Show of last year and are willing to
strain a point in order to make the
exhibit this year.
Moving Fire Station.
The city fire station building i 6 be
ing moved south from its present
location in order to allow of the erec
tion of the Commrecial club building
on the lot adjoining. The building
Is being moved but a few feet.
Marriage Licenses.
Marriage licenses were issued yes
terday to W. 0. E. Kafka and Miss
Dorothy Case, both of Entiat, and
Nelson Forsythe and Miss Lillian Mc-
Evoy, both of Merritt, Wash. »
5c PER COPY.
PUMP IS WORKING
FINE
ENGINEER SAYS NEW CHIT WA
TER SYSTEM IS IX FINE SHAPE
—HOTH PUMP AND RESERVOIR
ARE SATISFACTORY.
City Consulting Engineer Hanford,
of Seattle, was present at the meet
ing of the city council last night and
reported on the city pump and also
on the city reservoir. Mr. Hanford
spent all day yesterday at the pump
house and at the reservoir and care
fully noted the details of these new
improvements. Mr. Hanford stated
to the council that the pump was in
good running order but recommended
that a good mechanic be secured in
one of the city shops in Seattle to
report on the alignment of the pump.
Mr. Hanford, on behalf of the city,
protested against the acceptance of
the pump-house itself from the con
tractors, stating that some of the
work was defective and was not what
the city paid for.
The ordinances providing for a
sewer in block 13, for the use of
signs, awnings and banners and for
the repair of sidewalks was given a
second reading.
W. H. Lavassioner applied for a
license to conduct a box ball alley
in the building formerly occupied by
•he Turn water saloon. There was
some little misunderstanding by the
council as to the interpretation of
the new ordinance providing for li
censing bowling alleys. The strict
reading of the ordinance imposes a
license of $50 per annum for each
alley but the council last night voted
to interpret the ordinance as mean
ing that each bowling alley business
should pay a tax of $50. The peti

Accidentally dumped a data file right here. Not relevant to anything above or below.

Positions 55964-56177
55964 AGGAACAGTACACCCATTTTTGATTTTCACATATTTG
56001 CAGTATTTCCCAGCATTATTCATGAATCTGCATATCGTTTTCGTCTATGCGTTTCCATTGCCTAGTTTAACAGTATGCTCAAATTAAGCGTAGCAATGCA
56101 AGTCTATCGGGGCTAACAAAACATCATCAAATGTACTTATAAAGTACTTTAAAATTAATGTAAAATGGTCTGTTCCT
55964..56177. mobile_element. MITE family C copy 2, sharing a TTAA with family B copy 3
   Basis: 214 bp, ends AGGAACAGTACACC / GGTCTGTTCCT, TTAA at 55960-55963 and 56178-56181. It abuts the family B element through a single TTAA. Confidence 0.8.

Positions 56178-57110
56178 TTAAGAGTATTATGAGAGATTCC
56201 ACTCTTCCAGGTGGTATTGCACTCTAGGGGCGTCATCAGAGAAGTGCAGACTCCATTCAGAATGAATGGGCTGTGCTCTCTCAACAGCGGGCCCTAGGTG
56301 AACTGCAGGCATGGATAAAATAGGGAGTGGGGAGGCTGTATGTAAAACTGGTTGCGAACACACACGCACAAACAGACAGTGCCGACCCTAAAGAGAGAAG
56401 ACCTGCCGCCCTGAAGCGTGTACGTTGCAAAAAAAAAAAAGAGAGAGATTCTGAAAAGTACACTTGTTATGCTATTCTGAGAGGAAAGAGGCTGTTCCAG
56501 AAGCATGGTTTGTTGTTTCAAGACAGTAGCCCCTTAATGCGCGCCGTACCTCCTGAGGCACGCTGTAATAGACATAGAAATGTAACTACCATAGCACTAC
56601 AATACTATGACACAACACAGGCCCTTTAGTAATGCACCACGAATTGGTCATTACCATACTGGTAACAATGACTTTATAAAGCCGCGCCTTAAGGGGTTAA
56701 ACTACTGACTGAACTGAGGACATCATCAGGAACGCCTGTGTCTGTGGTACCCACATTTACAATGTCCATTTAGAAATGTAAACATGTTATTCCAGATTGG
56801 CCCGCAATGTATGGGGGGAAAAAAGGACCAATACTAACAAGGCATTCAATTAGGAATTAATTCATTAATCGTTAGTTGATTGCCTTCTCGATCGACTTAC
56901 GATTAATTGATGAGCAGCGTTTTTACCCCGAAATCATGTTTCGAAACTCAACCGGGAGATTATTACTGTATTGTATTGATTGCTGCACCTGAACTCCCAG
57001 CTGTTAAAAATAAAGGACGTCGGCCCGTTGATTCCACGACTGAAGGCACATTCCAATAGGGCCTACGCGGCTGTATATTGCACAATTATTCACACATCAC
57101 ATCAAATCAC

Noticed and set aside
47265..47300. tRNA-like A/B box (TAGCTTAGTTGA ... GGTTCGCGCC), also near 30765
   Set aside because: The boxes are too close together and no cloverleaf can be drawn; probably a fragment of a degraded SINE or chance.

tion of Mr. Lavassioner was referred
to the license committee.
The license committee also asked
further time to investigate the appli
cation of J. M. Duffy for a pool room
in the Olympia building.
The water committee reported on
the petition of F. F. Keller for re
bate on his water charge for the
months of July and August. The
committee recommended that no re
bate be given.
There was considerable discussion
among the member of the council-as
to the disposition of the refuse of the
city. It was suggested that the com
mittee be instructed to look up the
matter of the cost of a crematory and
also look up a. site for a dumping
ground for refuse.
The city scavenger's troubles were
aired at the meeting last night. He
has been burying the cattle and
horses which had died in the city on
the flat south of town. The owners
of the property have stopped him
from that and now he has to haul
the dead into Canyon No. 2, west of
the city. This is a long haul and he
asks that the council back him up
in his claim for $7 for each funeral.
The old charge has been but $5
where he has had to go only a short
distance south of the city, but he
thinks with the long haul that be
should be paid the $7. The council
concurred.
Petitions are being circulated in
the district of which Washington ave
nue. B. C. D and E streets are a part
for the Improvement of that section
of the city. This includes not only
the north and south streets but the
east and west cross streets as well.
The street committee will take up the
matter this week with the property
owners who are promoting this im
provement and it is likely that a peti
tion will be prepared to be submitted
at the coming council meeting to in
clude the improvement of all this dis
trict. The plan is for bonding the
district, the bonds to run a period
of five years. The street committee
was also instructed to hurry up the
plans for the sewer district, which is
to cover this section of the town, and
it Is the idea to have the sewer work
done before a start is made on the
street improvements.
WRECK ON COLUM
BIA RIVER
Vancouver, Wash., Oct. 6.—The
eastbound passenger train No. 4. of
the Spokane, Portland & Seattle rail
way, which left this city shortly after
6 last night, was wrecked by a land
slide at 11 o'clock, between Fountain
and Sandal, 125 miles east. Engineer
C. A. Bigsby was killed. Fireman B.
F. Bear was seriously injured; Ex
press Messenger A. Kopler. severe
scalp wounds, and Mail Clerk H. C.
Pettitt severely bruised about the
head. The engine, baggage car and
tourist car left the rails. The engine
was overturned. No passengers were
hurt. The road will be cleared this
afternoon.
Mrs. Will Little went to eLaven
worth today to visit her mother. Mrs.
O. S. Sampson.

xml | txt